Linda Atkinson’s In Kindling Flame: The Story of Hannah Senesh, 1921-1944 recounts the cycle of a young Hungarian Jewish woman’s life against the backdrop of the events of the mid-1930’s through the end of World War II known as the Holocaust. Senesh is an insightful, talented, yet unsure young woman whose desire to become a writer is altered by the extraordinary circumstances surrounding the resurgence of anti-Semitism in her native Hungary and throughout Europe. The account documents her decision to embrace Zionism and to emigrate to Palestine. Senesh ultimately asks to take part in a rescue mission that will allow her to return to her homeland in order to help Jews escape and to rescue her mother and bring her to Palestine. Upon her return to Hungary via Yugoslavia, Senesh is captured and executed.
Atkinson organizes the book chronologically into three main parts. The first is 1935 to 1944, the period of Senesh’s adolescence in Budapest, emigration to Palestine, and training for a return to Adolf Hitler’s Europe to help organize resistance. The second is 1944, the year of Senesh’s return to Yugoslavia and Hungary as a member of a parachute team to collect intelligence, establish escape routes, and rescue Jews, culminating in her capture and execution. The third section is 1945 and after, which contains a brief history of those Jews, both victims and survivors, who resisted or bore witness to the Holocaust. Throughout the biography, Atkinson conveys to the young adult reader the larger historical record of Jewish resistance by interspersing specific events, such as the Warsaw Ghetto Uprising, with the personal experiences of her subject, Hannah Senesh.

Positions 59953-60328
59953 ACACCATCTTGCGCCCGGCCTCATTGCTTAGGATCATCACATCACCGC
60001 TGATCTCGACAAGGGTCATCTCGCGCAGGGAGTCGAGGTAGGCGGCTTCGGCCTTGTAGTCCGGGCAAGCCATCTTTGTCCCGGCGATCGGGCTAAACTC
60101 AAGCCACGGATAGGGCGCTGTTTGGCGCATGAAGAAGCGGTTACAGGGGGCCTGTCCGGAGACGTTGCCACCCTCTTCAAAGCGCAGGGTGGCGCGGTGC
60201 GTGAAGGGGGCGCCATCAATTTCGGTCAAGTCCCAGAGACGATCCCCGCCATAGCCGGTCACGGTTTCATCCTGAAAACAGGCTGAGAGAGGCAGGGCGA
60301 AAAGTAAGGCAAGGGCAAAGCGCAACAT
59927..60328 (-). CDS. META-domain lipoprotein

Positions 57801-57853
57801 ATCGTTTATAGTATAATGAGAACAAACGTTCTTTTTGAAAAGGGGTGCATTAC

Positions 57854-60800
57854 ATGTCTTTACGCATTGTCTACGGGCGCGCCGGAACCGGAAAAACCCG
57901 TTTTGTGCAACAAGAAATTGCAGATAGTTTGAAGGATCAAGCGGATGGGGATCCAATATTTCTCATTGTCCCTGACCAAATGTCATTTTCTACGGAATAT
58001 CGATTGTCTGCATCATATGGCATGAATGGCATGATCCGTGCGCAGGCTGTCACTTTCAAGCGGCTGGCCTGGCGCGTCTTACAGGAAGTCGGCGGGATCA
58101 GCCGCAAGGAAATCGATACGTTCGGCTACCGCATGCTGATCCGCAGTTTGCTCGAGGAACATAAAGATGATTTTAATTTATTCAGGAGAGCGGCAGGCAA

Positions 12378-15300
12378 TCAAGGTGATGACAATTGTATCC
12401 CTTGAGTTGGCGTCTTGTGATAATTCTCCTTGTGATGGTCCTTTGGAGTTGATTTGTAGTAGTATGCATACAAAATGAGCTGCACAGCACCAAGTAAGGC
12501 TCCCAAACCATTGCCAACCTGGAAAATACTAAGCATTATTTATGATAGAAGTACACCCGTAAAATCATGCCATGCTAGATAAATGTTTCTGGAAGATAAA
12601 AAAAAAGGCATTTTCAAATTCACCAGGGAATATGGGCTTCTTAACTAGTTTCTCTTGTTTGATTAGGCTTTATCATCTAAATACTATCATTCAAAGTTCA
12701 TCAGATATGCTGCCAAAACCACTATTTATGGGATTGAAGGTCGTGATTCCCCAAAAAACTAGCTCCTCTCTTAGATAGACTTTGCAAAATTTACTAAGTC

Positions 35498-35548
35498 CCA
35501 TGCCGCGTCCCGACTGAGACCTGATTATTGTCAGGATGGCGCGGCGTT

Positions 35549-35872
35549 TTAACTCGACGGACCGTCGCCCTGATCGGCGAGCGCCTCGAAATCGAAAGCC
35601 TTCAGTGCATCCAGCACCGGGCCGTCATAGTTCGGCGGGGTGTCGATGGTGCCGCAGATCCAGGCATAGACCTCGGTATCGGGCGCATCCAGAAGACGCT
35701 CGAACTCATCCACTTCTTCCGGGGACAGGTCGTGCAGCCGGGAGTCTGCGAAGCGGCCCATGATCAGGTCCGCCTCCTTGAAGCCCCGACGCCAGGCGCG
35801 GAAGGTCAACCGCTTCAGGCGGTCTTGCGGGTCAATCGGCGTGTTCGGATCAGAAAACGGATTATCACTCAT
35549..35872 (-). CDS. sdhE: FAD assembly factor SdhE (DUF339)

In its description of a young woman’s search to understand herself and her place in the world, and the circular nature of her life’s journey from Budapest to Palestine to Hungary, In Kindling Flame imparts the quality of the classic quest or hero tale to Senesh’s life. Atkinson portrays that life through the use of excerpts from Senesh’s diary and correspondence and of the recollections of her mother, her brother, and members of her rescue team. Atkinson carefully places this individual life in the broader contexts of a Europe dominated by anti-Semitism that would culminate in the Holocaust and the creation of Israel, the Jewish homeland in Palestine. She does not, however, permit the setting to overwhelm the sensitively drawn picture of a young woman’s emerging maturity and search for the meaning in her life. The use of photographs, some of which depict Senesh’s personal life in Budapest and Palestine and others of which show the atrocities visited upon the Jewish population of Europe, visually complements the author’s presentation.
It is clear that Atkinson’s motivation in writing In Kindling Flame and the nature of the content itself are both highly emotionally charged. As she indicates in her acknowledgments, writing the biography of Senesh followed the example of those European Jews who resisted and recorded the events of the Holocaust. One of Atkinson’s primary...
(The entire section is 1269 words.)